Mister Smith Entertainment
Reviewed for Shockya.com by Abe Friedtanzer
Director: Philip Noyce
Writer: Chris Sparling
Cast: Naomi Watts
Screened at: TIFF Digital Cinema Pro, 9/13/21
Opens: September 12th, 2021 (Toronto International Film Festival)
It’s a delicate task to take real-life events and adapt them since those who have been affected may not want to relive their traumas in a much more public forum. There are films and television series based on true stories that attempt to stay as close to what really happened as possible, out of respect for the people afflicted and to represent something that resembles truth. Others are more exploitative, seeking to create popcorn entertainment from a devastating occurrence that has left many injured or dead. Navigating that balance is difficult, but the tense thriller Lakewood approaches its subject matter, school shootings, with a mix of sensitivity and cinematic scope.
Amy (Naomi Watts) is a mother in a small town still mourning the death a year earlier of her husband. After ensuring that her two children, Noah (Colton Gobbo) and Emily (Sierra Maltby), are set in the morning, she takes off on a run through the woods. She alternates between energizing music and a number of phone calls to a car repair shop and her mother. When she receives an emergency alert that there is an active shooter situation at her son’s school, she frantically tries to get information so that she can do everything possible to protect him.
Knowing the general plot of this film is instructive to its tone, but what defines this experience is that, while audiences may know the beginning of the horrifying news that Amy has no idea she will receive, that’s the extent of it. Viewers are trapped with Amy as she tries desperately to navigate the woods and figure out the quickest path out to civilization, wondering how long her cell phone battery will last and whether she’s likely to sprain her ankle before she manages to reach anyone else.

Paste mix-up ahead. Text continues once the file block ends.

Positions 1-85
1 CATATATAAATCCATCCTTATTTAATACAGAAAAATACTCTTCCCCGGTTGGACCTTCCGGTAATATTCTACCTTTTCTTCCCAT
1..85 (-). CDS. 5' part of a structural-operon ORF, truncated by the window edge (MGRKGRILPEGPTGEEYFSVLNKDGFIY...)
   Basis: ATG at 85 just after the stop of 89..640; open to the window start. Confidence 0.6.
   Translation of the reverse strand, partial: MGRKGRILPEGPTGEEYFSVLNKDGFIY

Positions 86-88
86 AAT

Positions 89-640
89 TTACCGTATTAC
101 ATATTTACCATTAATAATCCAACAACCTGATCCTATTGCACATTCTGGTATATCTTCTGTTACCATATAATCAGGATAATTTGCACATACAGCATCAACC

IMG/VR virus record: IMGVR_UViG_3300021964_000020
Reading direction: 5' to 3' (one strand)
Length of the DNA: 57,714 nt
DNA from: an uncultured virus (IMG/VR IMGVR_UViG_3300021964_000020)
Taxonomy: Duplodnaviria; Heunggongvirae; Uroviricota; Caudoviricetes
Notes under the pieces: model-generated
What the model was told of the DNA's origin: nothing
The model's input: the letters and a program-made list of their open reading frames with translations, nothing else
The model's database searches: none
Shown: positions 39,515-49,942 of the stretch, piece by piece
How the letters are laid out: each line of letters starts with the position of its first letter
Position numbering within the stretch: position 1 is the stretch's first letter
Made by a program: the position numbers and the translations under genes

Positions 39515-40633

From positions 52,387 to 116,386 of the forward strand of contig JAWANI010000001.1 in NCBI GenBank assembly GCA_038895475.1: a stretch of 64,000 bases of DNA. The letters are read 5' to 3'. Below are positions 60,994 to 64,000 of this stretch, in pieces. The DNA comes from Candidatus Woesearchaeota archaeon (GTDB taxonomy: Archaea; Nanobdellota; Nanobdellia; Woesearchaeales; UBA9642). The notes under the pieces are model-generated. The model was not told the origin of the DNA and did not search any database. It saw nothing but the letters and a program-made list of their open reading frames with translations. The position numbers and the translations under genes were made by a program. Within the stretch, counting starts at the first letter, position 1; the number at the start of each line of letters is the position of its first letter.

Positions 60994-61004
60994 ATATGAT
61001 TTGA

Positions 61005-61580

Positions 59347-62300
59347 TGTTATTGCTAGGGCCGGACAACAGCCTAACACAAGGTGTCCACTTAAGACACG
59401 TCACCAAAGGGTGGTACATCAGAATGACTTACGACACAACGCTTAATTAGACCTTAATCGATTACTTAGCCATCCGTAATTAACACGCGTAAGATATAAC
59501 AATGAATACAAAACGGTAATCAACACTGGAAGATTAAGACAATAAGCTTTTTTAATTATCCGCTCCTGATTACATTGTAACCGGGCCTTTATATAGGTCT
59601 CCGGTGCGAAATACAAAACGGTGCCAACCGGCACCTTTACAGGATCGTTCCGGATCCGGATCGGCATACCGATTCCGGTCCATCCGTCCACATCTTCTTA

This topic will surely be triggering not only for anyone who has been through a school shooting or other horrible violence, but also for those who remember the agony of not knowing if a loved one is safe or remains in harm’s way. That her cell phone works is miraculous, but it almost makes it worse that she’s able to pull up videos and make outgoing phone calls since that doesn’t enable her to be any closer to her son. She can access so much information yet is hopeless to actually be present and change an increasingly worsening situation.
The lengths Amy does go to in order to try to ensure her son’s safety, even from an afar, are a combination of maternal protectiveness and impulse overdrive. Tasking the people responsible for fixing her car with searching the school parking lot for her son’s car and looking up license plates feels like a definite overreach that might not be either possible or legal in reality, but that’s part of what this film seeks to portray: the fierce commitment to family that any parent would feel and act on in these circumstances.
This film will be best experienced without knowing about plot details since that most closely mirrors how Amy feels, and the rollercoaster of emotion she endures as she learns new details but has no way to confirm or follow up on them. It all builds to a powerful, emphatic conclusion, one that surely is not universal but has a lingering impact. This film is not recommended for those who have ever been through anything like what it showcases, but those who have not will likely find an emotionally draining anxiety trip with a solid lead performance from Watts that straddles the line between respectful tribute and straight thriller.
Story – B
Acting – B+
Technical – B+
Overall – B